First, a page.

Wednesday, November 30, 2011
Come see the political & social New England humorist Frank Bryan, a professor at the University of Vermont. He'll be discussing the possibly incendiary subject of the differences between VT and NH.
Thursday Dec. 1, 2011
Sponsored by the Friends of the Davis Public Library.
Wednesday, November 16, 2011
The next book in! (Finally!)
Discussion Thurs Dec 8, 7-8pm!
Come pick up "Loving Frank" - a semi-fictionalized tale of Mamah ("MAY-muh") Borthwick Cheney's real-life affair with Frank Lloyd Wright in the early 1900s.
An excerpt from the New York Times review:
The “Frank” of Horan’s title is the architect Frank Lloyd Wright; the “Loving” came from a woman who has been all but erased from history’s rolls: Mamah (pronounced MAY-muh) Borthwick Cheney, a learned, lovely woman who scandalized Chicago when she left her husband and two young children to flee to Europe with Wright — who left behind a wife and six children of his own. The two fell in love in 1907, while Wright was building a “prairie house” for Mamah and Edwin Cheney in Oak Park.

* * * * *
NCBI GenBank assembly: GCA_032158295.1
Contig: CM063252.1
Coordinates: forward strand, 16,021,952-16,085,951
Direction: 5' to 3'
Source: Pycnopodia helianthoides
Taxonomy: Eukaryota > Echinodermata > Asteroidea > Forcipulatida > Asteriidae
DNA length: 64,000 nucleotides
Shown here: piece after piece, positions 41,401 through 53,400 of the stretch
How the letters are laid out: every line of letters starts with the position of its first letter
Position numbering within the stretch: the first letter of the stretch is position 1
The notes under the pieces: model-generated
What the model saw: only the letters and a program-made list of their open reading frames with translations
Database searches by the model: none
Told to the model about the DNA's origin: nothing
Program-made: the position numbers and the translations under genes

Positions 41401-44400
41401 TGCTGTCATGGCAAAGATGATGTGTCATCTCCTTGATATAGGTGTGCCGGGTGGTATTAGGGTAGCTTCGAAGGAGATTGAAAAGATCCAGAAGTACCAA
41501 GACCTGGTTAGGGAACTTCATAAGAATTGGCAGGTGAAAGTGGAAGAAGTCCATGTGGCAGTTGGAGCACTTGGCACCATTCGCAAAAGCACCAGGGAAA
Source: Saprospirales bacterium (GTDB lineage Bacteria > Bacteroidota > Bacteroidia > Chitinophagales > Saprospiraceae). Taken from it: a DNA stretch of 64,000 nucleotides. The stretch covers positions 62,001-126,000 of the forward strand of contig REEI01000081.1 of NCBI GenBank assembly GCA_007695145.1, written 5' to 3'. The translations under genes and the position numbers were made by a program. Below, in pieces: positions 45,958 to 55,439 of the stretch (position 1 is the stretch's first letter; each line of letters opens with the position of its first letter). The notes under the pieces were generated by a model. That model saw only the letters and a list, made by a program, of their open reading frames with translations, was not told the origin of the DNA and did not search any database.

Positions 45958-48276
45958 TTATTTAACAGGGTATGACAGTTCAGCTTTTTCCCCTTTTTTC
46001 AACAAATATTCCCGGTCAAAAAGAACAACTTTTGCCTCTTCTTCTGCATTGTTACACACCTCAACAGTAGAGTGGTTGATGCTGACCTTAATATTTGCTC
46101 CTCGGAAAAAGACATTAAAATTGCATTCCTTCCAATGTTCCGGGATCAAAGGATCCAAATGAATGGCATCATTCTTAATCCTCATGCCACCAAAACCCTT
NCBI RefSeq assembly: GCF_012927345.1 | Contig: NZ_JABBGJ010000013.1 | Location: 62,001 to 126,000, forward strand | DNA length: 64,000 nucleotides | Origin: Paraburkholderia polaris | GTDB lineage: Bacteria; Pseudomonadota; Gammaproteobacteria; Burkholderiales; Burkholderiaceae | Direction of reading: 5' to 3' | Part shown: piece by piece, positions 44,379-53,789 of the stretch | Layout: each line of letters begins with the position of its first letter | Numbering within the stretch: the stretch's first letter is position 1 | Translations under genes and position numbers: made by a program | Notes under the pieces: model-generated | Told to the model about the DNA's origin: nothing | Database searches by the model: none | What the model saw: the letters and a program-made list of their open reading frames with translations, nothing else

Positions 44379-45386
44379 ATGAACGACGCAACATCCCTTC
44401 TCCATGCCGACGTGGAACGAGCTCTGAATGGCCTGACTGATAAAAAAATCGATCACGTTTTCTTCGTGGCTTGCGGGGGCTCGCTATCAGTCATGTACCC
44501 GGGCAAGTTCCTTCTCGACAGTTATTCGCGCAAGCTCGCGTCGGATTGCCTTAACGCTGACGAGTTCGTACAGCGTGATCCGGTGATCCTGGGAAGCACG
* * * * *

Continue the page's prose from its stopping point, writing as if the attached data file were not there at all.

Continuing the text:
Horan prods readers to consider an uncomfortable question: Were Mamah’s feelings unnatural? Edwin Cheney didn’t think so; he granted her a divorce and allowed her access to their children. Wright didn’t think so; he wanted to marry her, but his estranged wife, Catherine, refused to divorce him. Compelling the reader’s sympathy, Horan evokes the image of Mamah, sunk in depression after the birth of her second child, recording a quotation by Charlotte Perkins Gilman in her diary: “It is not sufficient to be a mother: an oyster can be a mother.” Mamah wanted more. “For as long as Mamah could remember,” Horan writes, “she had felt a longing inside for something she could not name.” A few months after the diary entry, that longing acquired a name: Frank Lloyd Wright.